Manu Samoa flanker Galu Taufale admits there will be a few butterflies when he runs out for his test debut against Wales in Apia tonight.
He spent a decade playing club rugby in Wellington before earning a call-up the Lions provincial team last season at the ripe age of 29.
Ten months on and now into his fourth decade, the Samoa-born loose forward's rapid rise continues, as he found himself one of eight new caps in the squad for tests against the All Blacks, Wales, Tonga and Fiji.
"I didn't think I was really even near the frame really," he said.
"Alama (Ieremia) gave me a call a couple of weeks before they named the squad and said I'm sort of in the picture and they're looking at me at the moment, and I managed to get into the squad which is very exciting."
"I was really nervous actually coming into camp," said the Poneke loosie.
"I only knew a few of the boys from Wellington: Faifili Levave and a couple others, and it took me a day to sort of get me out of my shell and talk to some of the boys.
"But after the first two or three days of camp I made a lot of good friends straight away and got along with a lot of the boys.
"Seeing Tusi (Pisi) help me out heaps already and David Lemi, they're a big inspiration in the team - when those guys talk all the boys listen and respect what they say and everyone really respect each other. It's a pretty good culture at the moment."
Taufale was not a part of the match-day squad trounced 78-0 by the All Blacks in Auckland last week and admitted his first experience of test match rugby was an eye-opener.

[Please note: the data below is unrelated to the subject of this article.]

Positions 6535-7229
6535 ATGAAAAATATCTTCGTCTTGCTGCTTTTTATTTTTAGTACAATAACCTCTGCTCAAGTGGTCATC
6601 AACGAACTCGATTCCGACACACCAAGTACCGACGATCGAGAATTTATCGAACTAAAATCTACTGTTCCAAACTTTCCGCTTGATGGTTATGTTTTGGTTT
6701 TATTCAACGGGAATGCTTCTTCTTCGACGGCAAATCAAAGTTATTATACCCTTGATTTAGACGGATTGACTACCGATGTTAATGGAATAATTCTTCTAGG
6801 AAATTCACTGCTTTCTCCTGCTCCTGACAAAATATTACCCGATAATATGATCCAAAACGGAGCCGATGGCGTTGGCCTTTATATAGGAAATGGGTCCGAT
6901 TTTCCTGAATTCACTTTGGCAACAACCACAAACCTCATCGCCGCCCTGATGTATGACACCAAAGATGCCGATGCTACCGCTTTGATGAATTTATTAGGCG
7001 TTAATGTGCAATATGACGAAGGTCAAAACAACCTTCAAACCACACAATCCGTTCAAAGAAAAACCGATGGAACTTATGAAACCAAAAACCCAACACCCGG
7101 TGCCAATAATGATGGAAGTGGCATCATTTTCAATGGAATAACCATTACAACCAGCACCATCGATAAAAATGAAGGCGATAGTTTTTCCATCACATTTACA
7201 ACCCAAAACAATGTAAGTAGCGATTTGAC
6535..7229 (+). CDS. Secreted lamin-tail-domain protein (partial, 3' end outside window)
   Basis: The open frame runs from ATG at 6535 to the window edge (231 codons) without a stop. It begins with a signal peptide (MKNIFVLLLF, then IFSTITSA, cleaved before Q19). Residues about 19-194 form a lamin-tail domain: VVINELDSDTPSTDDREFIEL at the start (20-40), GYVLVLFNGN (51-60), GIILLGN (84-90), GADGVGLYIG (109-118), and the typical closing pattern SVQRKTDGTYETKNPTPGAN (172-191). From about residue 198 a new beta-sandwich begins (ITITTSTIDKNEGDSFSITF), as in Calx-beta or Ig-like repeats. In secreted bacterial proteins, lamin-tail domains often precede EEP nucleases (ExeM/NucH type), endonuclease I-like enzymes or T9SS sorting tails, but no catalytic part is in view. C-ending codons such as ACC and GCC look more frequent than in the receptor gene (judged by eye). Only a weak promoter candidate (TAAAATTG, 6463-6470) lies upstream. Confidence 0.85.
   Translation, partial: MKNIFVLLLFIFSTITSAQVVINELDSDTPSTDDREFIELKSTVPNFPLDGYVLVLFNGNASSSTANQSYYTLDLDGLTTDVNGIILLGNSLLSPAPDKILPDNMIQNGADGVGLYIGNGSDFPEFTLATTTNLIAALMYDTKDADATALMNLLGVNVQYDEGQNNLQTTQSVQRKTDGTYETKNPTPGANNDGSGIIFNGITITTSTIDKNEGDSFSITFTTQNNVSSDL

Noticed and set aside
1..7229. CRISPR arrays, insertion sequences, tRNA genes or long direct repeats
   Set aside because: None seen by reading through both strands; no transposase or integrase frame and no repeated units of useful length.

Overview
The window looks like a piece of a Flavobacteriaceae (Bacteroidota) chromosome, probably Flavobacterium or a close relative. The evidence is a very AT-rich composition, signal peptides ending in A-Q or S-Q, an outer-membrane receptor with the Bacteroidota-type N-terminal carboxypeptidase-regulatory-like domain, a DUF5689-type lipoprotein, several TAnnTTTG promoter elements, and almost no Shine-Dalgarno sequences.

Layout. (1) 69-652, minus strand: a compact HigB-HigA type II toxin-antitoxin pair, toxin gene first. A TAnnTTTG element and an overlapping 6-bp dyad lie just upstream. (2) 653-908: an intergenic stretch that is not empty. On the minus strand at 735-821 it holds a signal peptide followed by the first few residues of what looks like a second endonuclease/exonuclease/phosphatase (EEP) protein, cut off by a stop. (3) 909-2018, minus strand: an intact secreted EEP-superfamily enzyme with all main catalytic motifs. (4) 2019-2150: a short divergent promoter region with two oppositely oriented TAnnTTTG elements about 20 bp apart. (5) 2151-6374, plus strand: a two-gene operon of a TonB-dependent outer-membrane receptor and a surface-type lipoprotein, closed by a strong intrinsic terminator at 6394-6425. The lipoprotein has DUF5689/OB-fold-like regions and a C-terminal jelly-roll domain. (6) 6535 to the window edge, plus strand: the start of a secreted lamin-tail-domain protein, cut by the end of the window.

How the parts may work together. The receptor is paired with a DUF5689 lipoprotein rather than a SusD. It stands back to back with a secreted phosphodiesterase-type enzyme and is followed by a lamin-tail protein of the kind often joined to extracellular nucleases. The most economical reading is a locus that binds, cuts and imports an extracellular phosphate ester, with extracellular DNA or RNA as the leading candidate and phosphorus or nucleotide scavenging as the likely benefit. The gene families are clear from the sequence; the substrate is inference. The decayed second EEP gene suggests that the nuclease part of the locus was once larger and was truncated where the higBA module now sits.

"Especially going against the best team in the world. We had quite a good week and a half in camp I thought and the boys came out in that first 30 and I thought they did a really good job in holding the ABs but we couldn't sustain it for the rest of the game - ABs skill and fitness kind of took over.
"The lead-up to that was cool, going around the Mangere village (in South Auckland) and seeing all the supporters come out for us - that was really cool."
Galu Taufale is expecting Wales to stick to the same style of game that brought them a 24-6 victory against Tonga last week.
"They like to kick it long, box kick and put pressure on our back three, under the high ball and stuff so we've done a lot of training around that," he said.
"This is a really good chance for us to have a good against Wales - they've got quite a few players out with the British and Irish Lions - and I'm picturing it as a pretty close game and a tough game for both teams."
The 30 year-old will have plenty of support in the stands, after spending up large on tickets for family members in Samoa, although his parents will have to follow the game from New Zealand, where the family moved at the age of one, as didn't find out he was playing until late in the week.
Now that he is, the Manu's newest number seven said he planned to stick to his strengths.
"I'm just going to do what I sort of do on the field and not think too much about it," he said.
"If you think too much you start making the odd mistake and stuff so I'm just going to play my natural game and just go out there and do my core roles and try and steal some pill.
"Wales have got a good team. I'd sort of like to play the best Wales team out there - like the Sam Warburtons and those sort of players, it would have been cool to play those players (with the British Lions), but it will be a good match with these boys."